“We’ve been in the situation in the last few years that are either chasing the cash cow that is a medical school, the prestige and status of a medical school and they are keen on their own ambition.”
I think it’s time that universities were a bit more honest about the product they’re selling.
“There’s no use in having thousands of people with medical degrees driving taxis.”
Why unis can ‘get away’ with expensive med degrees
Andrew Norton, the Higher Education director at the Grattan Institute, says there probably isn’t a risk of unis starting to offer expensive postgraduate degrees in many other disciplines.
“I don’t think you’ll get people willing to pay that much for a postgraduate arts degree [for example]. What you’ve got historically in medicine is vastly more demand than there is supply,” Andrew told Hack.
“So for undergraduate medicine degrees last year, about 75 per cent of people who applied received no offers at all.
“In that kind of imbalance, unis can get away with charging a lot.”
Entry to Macquarie’s program
Macquarie Uni isn’t just letting anyone wielding their parent’s credit card into their program.
The program has a long list of requirements: including an undergraduate degree with a minimum GPA of 5 out of 7; good results from the Graduate Medical School Admissions Test (GAMSAT), and completed units in anatomy and physiology.
And, of course, a lot of cash. ]
Tired doctor sitting on a chair in a hospital
ERproductions via Getty Images
?Can’t they put it all on FEE-HELP
In short - not all of it.
The 40 local students may be eligible to put their fees on FEE-HELP, like students do with other degrees.
The thing is, the government has a cap on how much student debt you can rack up.
For medical degrees, students can only put $126,000 into FEE-HELP.
So even if a student in this program starts off with zero dollars of FEE-HELP debt (which could be unlikely, seeing as they need to have an undergraduate degree first), and they decide to max out their students loans at $126,000, they’ll need to find $130,000 to pay for the rest of the degree up front.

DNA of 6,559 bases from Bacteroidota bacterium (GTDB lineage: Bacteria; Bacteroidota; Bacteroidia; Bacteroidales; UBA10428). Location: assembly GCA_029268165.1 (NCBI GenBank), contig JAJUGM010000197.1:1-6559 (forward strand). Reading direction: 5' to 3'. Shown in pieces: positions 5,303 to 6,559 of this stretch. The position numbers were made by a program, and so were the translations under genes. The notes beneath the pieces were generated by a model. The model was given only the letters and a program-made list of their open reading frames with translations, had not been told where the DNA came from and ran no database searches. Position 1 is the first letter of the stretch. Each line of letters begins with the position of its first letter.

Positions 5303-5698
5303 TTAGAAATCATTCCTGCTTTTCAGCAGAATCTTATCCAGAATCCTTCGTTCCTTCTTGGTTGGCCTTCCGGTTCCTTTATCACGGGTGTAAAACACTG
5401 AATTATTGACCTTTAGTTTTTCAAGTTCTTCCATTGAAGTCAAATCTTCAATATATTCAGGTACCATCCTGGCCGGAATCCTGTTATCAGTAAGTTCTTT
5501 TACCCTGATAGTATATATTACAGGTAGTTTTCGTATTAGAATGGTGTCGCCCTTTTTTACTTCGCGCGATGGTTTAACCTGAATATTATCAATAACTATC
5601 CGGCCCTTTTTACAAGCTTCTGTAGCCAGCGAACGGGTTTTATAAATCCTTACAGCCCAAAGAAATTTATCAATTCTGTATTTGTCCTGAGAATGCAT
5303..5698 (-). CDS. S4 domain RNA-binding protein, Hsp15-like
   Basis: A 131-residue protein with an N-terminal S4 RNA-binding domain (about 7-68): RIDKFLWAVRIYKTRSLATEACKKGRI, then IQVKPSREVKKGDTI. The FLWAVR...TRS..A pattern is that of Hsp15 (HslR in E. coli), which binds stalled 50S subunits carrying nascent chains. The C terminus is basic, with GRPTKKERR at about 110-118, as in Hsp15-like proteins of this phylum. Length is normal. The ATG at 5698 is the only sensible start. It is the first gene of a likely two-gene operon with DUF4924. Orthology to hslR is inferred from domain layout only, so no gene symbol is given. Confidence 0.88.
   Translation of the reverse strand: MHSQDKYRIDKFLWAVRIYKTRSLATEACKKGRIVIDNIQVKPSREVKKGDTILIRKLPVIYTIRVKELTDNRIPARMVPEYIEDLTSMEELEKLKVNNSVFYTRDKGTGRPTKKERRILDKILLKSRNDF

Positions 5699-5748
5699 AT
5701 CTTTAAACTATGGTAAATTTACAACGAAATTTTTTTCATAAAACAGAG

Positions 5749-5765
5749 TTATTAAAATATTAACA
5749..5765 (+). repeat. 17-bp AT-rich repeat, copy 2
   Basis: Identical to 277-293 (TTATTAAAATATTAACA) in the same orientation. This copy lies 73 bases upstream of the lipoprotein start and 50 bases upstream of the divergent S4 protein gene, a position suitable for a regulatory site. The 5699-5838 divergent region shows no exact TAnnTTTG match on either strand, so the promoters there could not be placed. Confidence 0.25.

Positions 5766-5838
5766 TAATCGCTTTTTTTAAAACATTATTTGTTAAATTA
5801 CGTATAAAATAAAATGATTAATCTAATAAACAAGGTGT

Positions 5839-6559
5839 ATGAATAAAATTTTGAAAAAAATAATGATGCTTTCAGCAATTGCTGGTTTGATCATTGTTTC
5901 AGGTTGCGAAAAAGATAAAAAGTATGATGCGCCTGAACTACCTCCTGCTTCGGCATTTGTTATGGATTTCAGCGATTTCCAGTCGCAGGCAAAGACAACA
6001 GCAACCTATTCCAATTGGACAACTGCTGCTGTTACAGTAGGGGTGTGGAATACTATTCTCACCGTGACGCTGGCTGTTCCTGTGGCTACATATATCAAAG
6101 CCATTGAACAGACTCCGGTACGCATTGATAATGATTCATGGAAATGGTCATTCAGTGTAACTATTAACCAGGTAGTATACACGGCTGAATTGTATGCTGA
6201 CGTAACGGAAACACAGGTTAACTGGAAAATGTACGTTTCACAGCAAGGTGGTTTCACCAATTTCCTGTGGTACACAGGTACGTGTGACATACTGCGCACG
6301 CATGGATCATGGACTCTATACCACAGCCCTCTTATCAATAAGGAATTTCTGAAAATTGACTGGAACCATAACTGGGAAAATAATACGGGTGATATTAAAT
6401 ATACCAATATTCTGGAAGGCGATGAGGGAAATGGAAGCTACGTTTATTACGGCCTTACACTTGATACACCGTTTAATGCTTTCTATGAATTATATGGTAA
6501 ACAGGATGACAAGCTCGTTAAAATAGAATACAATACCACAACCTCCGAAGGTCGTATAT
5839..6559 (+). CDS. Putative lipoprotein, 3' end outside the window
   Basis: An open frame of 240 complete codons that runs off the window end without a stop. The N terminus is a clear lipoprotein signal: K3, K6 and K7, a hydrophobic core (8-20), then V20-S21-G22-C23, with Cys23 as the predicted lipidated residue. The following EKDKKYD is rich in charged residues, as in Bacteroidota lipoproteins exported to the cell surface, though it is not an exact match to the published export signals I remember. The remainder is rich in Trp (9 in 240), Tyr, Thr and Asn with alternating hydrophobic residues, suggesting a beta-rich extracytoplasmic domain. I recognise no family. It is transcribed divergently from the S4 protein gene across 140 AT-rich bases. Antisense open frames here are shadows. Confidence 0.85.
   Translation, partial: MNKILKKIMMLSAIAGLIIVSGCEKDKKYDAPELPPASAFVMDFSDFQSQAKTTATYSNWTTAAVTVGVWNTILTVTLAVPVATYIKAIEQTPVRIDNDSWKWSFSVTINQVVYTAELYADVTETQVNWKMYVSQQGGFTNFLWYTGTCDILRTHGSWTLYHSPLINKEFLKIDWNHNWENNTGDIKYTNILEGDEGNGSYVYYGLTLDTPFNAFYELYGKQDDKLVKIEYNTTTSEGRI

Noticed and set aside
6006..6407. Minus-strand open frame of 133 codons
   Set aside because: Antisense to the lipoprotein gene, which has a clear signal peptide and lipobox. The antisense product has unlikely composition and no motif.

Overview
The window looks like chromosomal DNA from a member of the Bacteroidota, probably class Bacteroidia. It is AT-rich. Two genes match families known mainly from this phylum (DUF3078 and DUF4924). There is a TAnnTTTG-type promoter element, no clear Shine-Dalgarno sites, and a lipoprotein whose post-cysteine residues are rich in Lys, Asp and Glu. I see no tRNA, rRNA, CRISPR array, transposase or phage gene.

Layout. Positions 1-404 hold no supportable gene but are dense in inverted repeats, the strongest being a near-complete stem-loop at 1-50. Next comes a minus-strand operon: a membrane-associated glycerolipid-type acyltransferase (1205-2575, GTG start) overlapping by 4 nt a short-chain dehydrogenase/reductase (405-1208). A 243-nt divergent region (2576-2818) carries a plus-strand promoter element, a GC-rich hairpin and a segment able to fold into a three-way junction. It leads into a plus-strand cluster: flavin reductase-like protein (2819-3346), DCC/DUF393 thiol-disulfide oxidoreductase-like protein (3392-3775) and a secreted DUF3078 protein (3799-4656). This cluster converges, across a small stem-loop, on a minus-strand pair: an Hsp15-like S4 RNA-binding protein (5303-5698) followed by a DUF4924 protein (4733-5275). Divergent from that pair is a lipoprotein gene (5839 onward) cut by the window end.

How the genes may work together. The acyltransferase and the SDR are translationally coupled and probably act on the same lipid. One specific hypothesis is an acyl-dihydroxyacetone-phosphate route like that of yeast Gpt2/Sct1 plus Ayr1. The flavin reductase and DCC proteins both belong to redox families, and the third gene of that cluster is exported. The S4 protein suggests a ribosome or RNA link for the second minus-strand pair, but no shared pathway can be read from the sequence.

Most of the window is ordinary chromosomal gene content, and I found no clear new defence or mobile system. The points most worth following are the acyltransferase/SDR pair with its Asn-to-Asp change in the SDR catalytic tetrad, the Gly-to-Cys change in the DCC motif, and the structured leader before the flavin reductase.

The 20 international students will need to pay the $70,000 per year up front. There’s no FEE-HELP option there.
What Macquarie Uni says
The Executive Dean of the Faculty of Medicine and Health Sciences at Macquarie, Professor Patrick McNeil, was unavailable for an interview with Hack.
However a spokesperson answered some of Hack’s questions.
“The University has been transparent about the cost of the program, and is providing a range of generous scholarships which will be available to up to 25% of eligible domestic students,” Macquarie Uni said.
“Our target annual intake is 60 students (40 domestic and 20 international), with no plans to increase. This size has been limited to match the capacity of the University’s own hospital and clinics, where many of the clinical placements will be offered. The small student community is a key aspect of delivering an exceptional student experience in our program.”